Trade Issues on the Backburner in Final Regional Prep Meeting for Rio+20
The final regional meeting in preparation for next June’s Rio+20 Conference, held last week in Geneva, saw participants largely skirt around trade issues, despite previous regional meetings having seen significant debate surrounding the areas of green trade protectionism and the definition of a ‘green economy.’
The UN Economic Commission for Europe’s (UNECE) Regional Preparatory Meeting was the fifth in a series of regional gatherings being held in preparation for the 20-22 June 2012 Rio+20 UN Conference on Sustainable Development.
The ECE region encompasses North America, Europe, Russia, and Central Asia.
The Rio+20 Conference marks the twentieth anniversary of the 1992 United Nations Conference on Environment and Development. The conference’s objective is to secure a renewed commitment for sustainable development and to meet new and emerging challenges by focusing on the following themes: the green economy in the context of sustainable development and poverty eradication; and the institutional framework for sustainable development.
Unlike previous regional meetings (see Bridges Weekly 26 October 2011), the debate surrounding the green economy did not centre on whether such an economy would lead to trade protectionism and additional conditionalities for developing nations. Delegates, during the session devoted to the ‘Green Economy’, chose instead to focus on whether there should be a Rio+20 Roadmap with concrete sustainable development goals, national policy frameworks needed to promote a green economy, and the technological capacity of transitioning and developing nations.
Notwithstanding the repeated urging of the ECE co-Chairs for delegates to abandon their prepared statements and engage in meaningful dialogue, many delegates avoided going beyond repeating earlier calls for the removal of environmentally damaging subsidies and taxes.
Belarus, in one of the Roundtables of the ‘Green Economy’ session, was the only country to make a strong ploy to focus on trade, but strayed little from the established script in calling for the avoidance of trade discrimination. There was also the repeated insistence by delegates that ministers of finance, economy, and energy need to become more involved with the Rio+20 preparatory process if the transition to a ‘Green Economy’ is to be successful.
However, discussions surrounding the second theme of Rio+20, that of international environmental governance, were noticeably more intense. During the meeting, delegates disagreed as to the future role of the UN Environment Programme (UNEP) and the UN Economic and Social Council (ECOSOC), as well as the possible structure of Multilateral Environment Agreements. Although various alternatives were offered in the course of the meeting, no consensus was reached.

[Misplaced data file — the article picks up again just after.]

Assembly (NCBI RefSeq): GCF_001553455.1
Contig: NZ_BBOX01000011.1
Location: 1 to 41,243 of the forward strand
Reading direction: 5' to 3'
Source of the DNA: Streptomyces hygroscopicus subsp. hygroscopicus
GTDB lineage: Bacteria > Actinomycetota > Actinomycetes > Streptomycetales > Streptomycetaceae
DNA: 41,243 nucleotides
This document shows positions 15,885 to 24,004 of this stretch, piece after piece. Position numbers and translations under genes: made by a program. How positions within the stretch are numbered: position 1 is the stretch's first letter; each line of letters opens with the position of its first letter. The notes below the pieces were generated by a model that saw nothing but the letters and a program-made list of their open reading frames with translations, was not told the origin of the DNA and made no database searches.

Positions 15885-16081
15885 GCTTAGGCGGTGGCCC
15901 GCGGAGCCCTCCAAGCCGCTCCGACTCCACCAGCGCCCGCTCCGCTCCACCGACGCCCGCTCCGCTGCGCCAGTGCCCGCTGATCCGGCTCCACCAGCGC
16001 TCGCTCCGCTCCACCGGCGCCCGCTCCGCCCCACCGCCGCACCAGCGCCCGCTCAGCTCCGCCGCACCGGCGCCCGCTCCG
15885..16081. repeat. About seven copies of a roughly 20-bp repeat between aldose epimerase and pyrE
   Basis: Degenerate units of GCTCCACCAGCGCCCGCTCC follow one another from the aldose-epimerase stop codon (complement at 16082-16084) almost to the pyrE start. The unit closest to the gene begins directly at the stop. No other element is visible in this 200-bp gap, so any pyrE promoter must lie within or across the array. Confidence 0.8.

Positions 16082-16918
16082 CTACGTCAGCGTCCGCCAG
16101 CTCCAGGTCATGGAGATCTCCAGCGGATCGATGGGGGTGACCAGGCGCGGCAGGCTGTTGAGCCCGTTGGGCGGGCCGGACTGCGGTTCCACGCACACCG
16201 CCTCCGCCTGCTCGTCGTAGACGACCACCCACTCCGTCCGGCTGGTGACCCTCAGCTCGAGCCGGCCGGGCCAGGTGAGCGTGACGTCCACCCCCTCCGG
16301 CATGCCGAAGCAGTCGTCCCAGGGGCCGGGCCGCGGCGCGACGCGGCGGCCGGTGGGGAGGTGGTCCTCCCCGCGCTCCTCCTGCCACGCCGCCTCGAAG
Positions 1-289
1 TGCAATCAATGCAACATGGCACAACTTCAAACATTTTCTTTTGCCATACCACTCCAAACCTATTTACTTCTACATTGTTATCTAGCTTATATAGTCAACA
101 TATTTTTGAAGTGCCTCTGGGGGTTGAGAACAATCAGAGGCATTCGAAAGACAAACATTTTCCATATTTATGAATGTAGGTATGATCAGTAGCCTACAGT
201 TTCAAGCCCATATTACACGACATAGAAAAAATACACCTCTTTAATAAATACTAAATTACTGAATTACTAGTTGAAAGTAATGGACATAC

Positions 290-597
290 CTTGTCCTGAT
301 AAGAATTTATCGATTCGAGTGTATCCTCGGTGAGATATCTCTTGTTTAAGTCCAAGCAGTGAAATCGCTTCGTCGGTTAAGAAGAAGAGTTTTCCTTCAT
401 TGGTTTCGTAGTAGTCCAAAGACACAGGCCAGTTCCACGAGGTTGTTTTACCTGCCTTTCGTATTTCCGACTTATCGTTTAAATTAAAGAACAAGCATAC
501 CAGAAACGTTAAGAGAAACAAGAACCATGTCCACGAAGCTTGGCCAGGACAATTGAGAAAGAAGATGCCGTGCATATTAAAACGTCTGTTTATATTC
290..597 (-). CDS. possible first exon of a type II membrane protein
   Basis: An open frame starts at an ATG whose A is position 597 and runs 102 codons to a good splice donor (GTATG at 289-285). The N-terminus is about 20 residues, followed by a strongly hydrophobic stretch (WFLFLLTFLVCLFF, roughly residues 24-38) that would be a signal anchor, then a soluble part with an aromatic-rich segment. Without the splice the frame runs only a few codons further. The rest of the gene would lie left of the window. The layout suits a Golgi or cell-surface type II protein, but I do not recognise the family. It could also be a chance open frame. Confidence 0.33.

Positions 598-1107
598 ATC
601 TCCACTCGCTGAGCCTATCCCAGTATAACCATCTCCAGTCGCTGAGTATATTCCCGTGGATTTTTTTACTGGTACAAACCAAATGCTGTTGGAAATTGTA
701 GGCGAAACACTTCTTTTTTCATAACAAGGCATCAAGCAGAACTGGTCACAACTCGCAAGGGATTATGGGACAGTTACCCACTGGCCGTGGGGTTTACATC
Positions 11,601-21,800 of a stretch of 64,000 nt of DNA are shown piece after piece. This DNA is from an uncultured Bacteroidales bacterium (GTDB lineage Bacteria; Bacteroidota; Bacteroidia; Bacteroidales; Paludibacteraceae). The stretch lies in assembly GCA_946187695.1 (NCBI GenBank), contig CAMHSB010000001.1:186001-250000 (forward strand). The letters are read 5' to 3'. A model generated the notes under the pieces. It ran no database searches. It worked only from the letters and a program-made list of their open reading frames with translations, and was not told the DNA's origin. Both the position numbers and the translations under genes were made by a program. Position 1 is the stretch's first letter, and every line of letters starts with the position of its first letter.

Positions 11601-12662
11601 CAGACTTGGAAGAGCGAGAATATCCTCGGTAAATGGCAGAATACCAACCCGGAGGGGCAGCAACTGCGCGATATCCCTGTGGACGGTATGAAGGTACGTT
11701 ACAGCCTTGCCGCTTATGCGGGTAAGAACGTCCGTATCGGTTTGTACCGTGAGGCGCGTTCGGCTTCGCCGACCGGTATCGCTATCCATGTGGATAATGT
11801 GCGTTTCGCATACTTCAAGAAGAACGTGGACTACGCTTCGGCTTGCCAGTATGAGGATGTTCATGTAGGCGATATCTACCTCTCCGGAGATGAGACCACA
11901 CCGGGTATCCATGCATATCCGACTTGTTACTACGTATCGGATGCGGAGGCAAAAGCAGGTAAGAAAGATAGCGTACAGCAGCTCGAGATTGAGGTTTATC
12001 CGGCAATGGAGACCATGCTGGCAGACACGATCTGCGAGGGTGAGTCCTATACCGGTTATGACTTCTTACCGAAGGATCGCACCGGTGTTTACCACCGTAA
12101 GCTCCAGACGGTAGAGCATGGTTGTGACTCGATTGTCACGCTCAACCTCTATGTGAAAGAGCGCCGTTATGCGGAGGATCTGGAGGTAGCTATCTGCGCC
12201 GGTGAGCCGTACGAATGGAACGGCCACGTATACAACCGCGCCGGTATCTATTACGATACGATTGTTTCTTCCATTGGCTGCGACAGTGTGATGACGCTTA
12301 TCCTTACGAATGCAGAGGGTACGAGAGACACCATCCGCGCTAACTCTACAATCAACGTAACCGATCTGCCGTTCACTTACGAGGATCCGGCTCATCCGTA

The apparent reluctance to engage with some of the most contentious issues challenging the ‘Green Economy’ concept comes in the wake of a number of meetings dedicated to trade within a green economy. These include the Second Ad Hoc Meeting of the United Nations Conference on Trade and Development (UNCTAD) on the Green Economy and Trade, which met in Geneva on 8-11 November 2011.
Meanwhile, a number of recent country submissions to the Rio+20 Zero Draft outcome document for the June conference have also dealt extensively with trade; these submissions were made in advance of a 1 November deadline. For example, the EU, in its submission, urged that a transformation to a green economy should not be used to introduce new trade barriers.
The EU document goes on to outline the importance of coherence within the international trading system in any transition to a green economy by including the WTO, International Monetary Fund (IMF), and World Bank, as well as regional development banks. By far the most vocal submission calling for caution against the potential for trade protectionism was that of the G77 and China; however few in the ECE region belong to that grouping.
The penultimate Intersessional Meeting of the UNCSD will take place on 15-16 December in New York, followed in March 2012 by the third and final meeting. The last Preparatory Committee meeting is scheduled for 13-15 June next year, only days before Rio+20 itself.
The first five months of 2012 will see a number of monthly informal discussions and negotiations regarding the Zero Draft of the outcome document, which is set to be presented by the conference in Rio de Janeiro.
Add a comment
Enter your details and a comment below, then click Submit Comment. We’ll review and publish the best comments.